|Publication number||US6968314 B1|
|Application number||US 09/469,633|
|Publication date||Nov 22, 2005|
|Filing date||Dec 22, 1999|
|Priority date||Dec 22, 1999|
|Publication number||09469633, 469633, US 6968314 B1, US 6968314B1, US-B1-6968314, US6968314 B1, US6968314B1|
|Inventors||Michael T. White, Cathy A. Martin, Mary Ann Moore, David Z. Neill|
|Original Assignee||International Business Machines Corporation|
|Export Citation||BiBTeX, EndNote, RefMan|
|Patent Citations (10), Non-Patent Citations (3), Referenced by (12), Classifications (9), Legal Events (5)|
|External Links: USPTO, USPTO Assignment, Espacenet|
This invention relates to improvements in an automated system for managing fulfillment of customer orders, and more particularly to security enhancements to prevent fraud by system users.
A number of processes related to the fulfillment of customer orders lend themselves to automation. For example, systems have been developed for (1) scheduling the shipment of goods to a customer and (2) managing customer accounts payable. More recently, an integrated system for managing the fulfillment of orders has become available. An example of such an integrated system is the SAP™ system (“Systems, Applications, Products and Data Processing”) offered by SAP AG, Walldorf, Germany.
Security functions in separate materials management and customer accounts-payable systems, providing safeguards against fraud and inappropriate business practices, can be inadequate when those systems are integrated (for example, into the SAP system). Each user (known to the system by his user ID) has a “security profile” listing the transactions he may approve or the tasks he is authorized to perform. Some of these transactions are incompatible, in the sense that having them under control of a single individual could result in abuse of the system. For example, a user authorized both (1) to approve the shipment of goods to a certain customer and (2) to adjust the amount owed by a customer, could fraudulently ship goods to himself free of charge. Furthermore, an individual with a single user ID but multiple security profiles could initiate a transaction under one profile, then instruct the system to perform an incompatible transaction appearing under another profile.
Accordingly, there is a need for improved security in an automated system for managing the fulfillment of orders, whereby the security profiles of users are analyzed and modified to prevent incompatible transactions by those users.
The present invention provides a system for the separation of incompatible transactions within a system such as the SAP system, so that critical tasks (those tasks susceptible to abuse or fraud) may be assigned to different individuals. In accordance with the invention, this system determines which transactions in a user's security profile are incompatible with each other, and then generates a report indicating the security profile which has incompatible transactions. The security profiles may then be modified, to prevent inappropriate business conduct including fraud and misuse of funds.
According to a first aspect of the present invention, a method is provided which includes the steps of assigning a user identifier to each user of the system; preparing a security profile corresponding to each identifier, where each security profile includes a set of authorized transactions; and preparing a list of pairs of incompatible transactions in accordance with predetermined rules of business conduct. Then, according to this method, each security profile is compared with that list, to identify security profiles including at least one pair of incompatible transactions. A report is generated indicating those security profiles which include incompatible transactions and the user identifiers associated with those security profiles. If a security profile is found to have a pair of incompatible transactions, it may be modified; alternatively, the list of pairs of incompatible transactions may be modified, so that the security profile does not include a pair of incompatible transactions. Another report may then be generated indicating the modification made.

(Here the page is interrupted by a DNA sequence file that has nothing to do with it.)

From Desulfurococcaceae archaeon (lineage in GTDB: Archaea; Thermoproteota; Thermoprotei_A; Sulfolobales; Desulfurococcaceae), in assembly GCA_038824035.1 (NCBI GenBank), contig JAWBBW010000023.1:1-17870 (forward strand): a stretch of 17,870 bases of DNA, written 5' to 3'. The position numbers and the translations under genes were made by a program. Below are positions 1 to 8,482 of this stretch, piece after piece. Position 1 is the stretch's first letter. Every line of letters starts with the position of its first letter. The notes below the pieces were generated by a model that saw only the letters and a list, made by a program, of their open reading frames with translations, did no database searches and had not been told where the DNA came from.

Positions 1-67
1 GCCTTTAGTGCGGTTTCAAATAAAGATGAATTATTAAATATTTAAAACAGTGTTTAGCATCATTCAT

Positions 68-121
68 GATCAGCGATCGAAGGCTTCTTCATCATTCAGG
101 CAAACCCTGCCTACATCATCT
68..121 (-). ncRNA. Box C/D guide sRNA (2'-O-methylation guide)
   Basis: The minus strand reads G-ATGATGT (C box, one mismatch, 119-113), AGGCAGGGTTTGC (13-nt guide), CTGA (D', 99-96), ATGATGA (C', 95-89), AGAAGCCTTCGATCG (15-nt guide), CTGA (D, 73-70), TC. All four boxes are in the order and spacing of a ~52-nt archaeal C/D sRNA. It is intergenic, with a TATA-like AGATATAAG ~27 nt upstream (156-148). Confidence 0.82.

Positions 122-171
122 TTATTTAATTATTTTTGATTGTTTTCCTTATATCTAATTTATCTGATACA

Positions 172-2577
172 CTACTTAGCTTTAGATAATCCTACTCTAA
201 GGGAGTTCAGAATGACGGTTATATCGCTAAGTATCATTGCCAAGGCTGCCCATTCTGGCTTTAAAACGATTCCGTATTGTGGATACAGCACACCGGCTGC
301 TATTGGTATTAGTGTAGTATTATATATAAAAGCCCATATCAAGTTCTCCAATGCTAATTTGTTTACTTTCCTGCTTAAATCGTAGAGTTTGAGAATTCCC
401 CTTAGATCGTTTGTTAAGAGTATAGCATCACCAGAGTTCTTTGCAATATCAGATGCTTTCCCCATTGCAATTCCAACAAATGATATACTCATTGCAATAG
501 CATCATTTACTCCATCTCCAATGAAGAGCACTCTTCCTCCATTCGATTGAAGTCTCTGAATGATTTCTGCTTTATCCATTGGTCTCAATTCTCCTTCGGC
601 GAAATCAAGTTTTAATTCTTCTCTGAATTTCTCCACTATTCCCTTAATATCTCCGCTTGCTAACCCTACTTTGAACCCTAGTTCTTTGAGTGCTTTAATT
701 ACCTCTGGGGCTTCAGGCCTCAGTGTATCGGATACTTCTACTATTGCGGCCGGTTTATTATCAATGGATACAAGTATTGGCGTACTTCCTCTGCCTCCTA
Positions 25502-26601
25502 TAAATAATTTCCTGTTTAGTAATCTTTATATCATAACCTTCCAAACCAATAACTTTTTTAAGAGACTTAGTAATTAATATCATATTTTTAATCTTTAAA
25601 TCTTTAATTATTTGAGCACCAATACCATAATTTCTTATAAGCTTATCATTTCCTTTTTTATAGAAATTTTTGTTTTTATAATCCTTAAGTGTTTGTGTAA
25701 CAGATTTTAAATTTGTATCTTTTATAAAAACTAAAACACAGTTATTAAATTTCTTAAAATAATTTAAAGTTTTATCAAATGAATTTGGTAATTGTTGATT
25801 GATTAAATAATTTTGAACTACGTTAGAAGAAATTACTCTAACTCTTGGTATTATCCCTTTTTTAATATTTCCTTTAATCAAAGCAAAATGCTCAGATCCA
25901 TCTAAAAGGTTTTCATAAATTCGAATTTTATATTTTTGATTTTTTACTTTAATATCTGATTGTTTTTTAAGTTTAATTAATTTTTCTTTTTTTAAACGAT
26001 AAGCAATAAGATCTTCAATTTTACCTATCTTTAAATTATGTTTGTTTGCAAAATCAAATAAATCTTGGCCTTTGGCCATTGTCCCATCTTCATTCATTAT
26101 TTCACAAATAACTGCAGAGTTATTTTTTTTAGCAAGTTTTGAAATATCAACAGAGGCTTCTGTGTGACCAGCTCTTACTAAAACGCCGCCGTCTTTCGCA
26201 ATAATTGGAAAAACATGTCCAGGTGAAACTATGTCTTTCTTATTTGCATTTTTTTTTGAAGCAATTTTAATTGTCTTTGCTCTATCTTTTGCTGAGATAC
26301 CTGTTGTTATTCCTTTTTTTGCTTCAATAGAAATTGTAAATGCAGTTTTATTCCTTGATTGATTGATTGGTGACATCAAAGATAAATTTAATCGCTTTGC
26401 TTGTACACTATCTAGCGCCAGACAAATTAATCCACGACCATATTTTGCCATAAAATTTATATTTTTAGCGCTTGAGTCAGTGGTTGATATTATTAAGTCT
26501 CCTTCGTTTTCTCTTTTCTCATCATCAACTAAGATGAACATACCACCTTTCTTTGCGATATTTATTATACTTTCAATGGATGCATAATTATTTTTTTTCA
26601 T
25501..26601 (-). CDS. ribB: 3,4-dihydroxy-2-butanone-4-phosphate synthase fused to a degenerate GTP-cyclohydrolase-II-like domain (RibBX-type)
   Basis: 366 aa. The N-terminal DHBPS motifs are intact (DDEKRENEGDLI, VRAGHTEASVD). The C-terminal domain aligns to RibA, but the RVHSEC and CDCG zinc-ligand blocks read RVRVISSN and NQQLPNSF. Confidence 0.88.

A given user identifier may have more than one security profile associated therewith. In accordance with a second aspect of the invention, a method is provided which includes the steps of assigning a user identifier to each user of the system; preparing a plurality of security profiles, where each user identifier is associated with at least one security profile; and preparing a list of pairs of incompatible transactions in accordance with predetermined business conduct rules. Furthermore, the method includes the steps of generating a set of transactions in all of the security profiles associated with each user identifier, and comparing that set of transactions with the list of pairs of incompatible transactions. This method therefore permits identification of user identifiers having associated therewith at least one pair of incompatible transactions, even if those transactions are in different security profiles. A report is then generated indicating those user identifiers. A security profile associated with such a user identifier may be modified; alternatively, the list of pairs of incompatible transactions may be modified, so that the user identifier no longer has a pair of incompatible transactions associated therewith. Another report may then be generated indicating any modification which has been made.
The storage device 120 may be an integral part of the computer system 100, as shown in
The system 110 of the present invention is shown in
As shown in
The profiles are constructed and analyzed using tables 123-1 and 123-2 of critical transactions and incompatible combinations thereof, as shown in
In the following embodiments of the invention, the processes of identifying and tabulating incompatible transactions are not fully automated. It will be appreciated that these processes depend upon an understanding of both the order-fulfillment management system and the business-conduct ethics governing the organization using the system. These particular processes require a level of professional judgment in accordance with generally accepted accounting practices (“GAAP”), which then are implemented by a human system administrator.
A flowchart of a method of analyzing a security profile, according to a first embodiment of the invention, is shown in